For the May 2012 issue of Modern Horizons we invite essays that explore the various philosophical, literary, artistic, and political expressions of place and particularity which have led to and are part of our time.
Place and particularity may be emphasised practically or addressed theoretically; in both cases, the importance of our own time, space, and experiences, and how these relate to what is different or other, is evident. Whether considering buying and growing food locally, participating in community activism, or working to sustain the diminishing realities of neighbourhoods, the urge to encourage and realise place and particularity is prevalent in our societies.
For the October 21, 2011 Modern Horizons conference (at Queen's University, Kingston, Ontario) we invite abstracts for 20 minute presentations that explore the various philosophical, literary, artistic, and political expressions of place and particularity which have led to and are part of our time.
AMERICAN LITERATURE I (PRE-1900)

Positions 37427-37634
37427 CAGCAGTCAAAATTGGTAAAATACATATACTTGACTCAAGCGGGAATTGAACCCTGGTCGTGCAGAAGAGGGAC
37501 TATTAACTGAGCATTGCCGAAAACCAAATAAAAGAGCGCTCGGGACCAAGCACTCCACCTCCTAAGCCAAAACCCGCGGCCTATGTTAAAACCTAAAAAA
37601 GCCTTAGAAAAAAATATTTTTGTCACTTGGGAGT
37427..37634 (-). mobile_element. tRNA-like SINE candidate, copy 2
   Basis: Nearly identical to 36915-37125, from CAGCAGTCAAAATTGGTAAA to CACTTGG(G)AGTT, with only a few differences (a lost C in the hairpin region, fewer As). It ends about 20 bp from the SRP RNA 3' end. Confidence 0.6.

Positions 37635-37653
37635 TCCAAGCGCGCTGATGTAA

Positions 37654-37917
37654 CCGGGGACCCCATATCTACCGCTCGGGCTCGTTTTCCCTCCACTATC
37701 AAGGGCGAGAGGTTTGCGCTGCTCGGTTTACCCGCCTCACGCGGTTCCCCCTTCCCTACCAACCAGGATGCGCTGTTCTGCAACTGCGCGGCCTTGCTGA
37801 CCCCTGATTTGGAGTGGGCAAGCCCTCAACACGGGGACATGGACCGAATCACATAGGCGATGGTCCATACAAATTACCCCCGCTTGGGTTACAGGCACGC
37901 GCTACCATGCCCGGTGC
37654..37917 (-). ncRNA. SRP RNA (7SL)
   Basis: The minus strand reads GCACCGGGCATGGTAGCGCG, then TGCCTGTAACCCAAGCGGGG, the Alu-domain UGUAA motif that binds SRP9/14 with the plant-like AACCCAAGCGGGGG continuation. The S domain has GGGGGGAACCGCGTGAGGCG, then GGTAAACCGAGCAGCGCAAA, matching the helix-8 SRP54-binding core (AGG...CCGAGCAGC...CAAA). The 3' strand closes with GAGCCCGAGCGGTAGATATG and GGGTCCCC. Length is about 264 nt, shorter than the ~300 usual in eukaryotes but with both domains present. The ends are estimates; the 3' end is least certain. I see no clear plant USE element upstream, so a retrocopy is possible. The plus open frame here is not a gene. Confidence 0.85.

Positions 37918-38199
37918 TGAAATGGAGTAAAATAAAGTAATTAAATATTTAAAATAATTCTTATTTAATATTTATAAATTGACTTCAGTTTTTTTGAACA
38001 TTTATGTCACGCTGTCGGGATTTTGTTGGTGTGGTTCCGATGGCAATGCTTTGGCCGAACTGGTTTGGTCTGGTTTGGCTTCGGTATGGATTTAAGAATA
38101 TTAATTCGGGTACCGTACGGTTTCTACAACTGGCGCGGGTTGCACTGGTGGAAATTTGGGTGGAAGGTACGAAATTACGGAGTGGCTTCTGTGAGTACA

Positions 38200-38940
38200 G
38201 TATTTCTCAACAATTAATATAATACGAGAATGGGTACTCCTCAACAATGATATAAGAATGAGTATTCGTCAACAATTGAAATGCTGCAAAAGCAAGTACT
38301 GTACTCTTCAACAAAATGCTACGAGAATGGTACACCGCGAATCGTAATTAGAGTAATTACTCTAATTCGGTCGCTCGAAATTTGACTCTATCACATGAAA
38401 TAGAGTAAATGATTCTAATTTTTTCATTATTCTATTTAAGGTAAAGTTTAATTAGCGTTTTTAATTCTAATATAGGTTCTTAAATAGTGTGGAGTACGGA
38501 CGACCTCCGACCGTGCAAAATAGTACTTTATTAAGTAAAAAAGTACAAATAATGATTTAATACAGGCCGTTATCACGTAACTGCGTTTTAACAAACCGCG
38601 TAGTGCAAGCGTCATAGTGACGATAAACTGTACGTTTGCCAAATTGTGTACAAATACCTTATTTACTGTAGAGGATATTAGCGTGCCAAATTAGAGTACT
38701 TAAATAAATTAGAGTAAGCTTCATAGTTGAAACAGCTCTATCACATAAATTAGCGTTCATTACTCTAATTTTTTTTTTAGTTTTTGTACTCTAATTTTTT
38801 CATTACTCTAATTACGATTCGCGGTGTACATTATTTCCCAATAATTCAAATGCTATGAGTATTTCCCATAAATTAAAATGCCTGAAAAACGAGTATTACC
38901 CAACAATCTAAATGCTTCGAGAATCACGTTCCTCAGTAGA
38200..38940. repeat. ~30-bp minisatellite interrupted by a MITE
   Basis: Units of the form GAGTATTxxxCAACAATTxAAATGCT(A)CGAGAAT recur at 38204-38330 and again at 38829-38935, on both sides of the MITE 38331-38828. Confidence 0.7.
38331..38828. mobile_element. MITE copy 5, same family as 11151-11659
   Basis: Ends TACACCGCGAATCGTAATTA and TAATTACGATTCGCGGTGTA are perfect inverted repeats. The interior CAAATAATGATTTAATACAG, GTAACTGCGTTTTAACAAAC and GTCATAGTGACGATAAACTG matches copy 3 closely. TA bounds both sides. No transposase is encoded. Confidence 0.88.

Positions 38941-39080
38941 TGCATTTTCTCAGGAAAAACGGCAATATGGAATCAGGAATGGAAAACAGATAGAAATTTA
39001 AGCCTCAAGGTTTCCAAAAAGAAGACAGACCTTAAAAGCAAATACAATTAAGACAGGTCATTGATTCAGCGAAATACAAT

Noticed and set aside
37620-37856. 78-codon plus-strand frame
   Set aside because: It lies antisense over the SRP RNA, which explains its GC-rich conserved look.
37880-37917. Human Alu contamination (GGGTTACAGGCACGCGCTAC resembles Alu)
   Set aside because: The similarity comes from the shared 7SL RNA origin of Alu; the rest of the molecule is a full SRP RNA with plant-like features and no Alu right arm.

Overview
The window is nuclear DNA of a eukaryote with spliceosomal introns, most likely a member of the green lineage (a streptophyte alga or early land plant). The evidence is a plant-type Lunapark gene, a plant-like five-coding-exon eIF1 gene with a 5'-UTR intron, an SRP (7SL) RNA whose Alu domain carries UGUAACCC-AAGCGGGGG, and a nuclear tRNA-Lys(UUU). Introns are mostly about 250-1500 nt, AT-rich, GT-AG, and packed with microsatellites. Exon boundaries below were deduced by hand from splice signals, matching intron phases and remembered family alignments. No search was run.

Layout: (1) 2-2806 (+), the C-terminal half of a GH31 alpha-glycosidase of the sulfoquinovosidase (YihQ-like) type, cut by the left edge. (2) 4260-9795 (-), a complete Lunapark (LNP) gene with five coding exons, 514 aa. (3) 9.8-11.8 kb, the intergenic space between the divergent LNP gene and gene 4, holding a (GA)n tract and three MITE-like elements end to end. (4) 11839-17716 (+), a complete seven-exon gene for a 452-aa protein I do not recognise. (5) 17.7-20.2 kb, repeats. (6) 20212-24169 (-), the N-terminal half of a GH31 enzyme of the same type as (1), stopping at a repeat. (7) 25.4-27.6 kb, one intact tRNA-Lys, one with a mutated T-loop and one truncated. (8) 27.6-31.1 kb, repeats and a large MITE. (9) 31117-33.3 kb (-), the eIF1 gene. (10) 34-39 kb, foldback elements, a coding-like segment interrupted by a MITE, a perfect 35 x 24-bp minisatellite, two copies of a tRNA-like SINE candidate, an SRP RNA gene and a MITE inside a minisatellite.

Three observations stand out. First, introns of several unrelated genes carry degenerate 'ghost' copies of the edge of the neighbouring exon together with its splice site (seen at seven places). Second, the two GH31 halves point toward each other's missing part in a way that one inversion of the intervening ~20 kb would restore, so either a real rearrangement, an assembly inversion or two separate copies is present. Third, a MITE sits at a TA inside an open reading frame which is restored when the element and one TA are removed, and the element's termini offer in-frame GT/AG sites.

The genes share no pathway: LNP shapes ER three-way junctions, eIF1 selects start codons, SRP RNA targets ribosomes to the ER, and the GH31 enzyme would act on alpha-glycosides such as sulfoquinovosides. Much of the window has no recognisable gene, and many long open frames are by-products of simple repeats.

Imagining Gender in Nineteenth-Century American Women's Poetry
In accord with the SAMLA special focus, "The Power of Poetry in the Modern World," proposals are invited addressing women poets of the nineteenth century. Specifically, the panel will explore how female writers of the era poetically imagined gender roles.
By July 15, 2011, please submit a one-page CV and a proposal of 250 words to Mary Wearn, Macon State College, at firstname.lastname@example.org.
Dr Neerja Arun invites submissions to a collection of critical essays on Sub themes:
1 Eco-Political transactions of Global Indian Diaspora
2 Socio-Cultural concerns and hybrid lives
3 Role of all Diaspora of Indians in re-conceiving and reconstituting faith in physical and virtual places of spiritualism: India and Abroad
4 Literary Concerns
5 Care India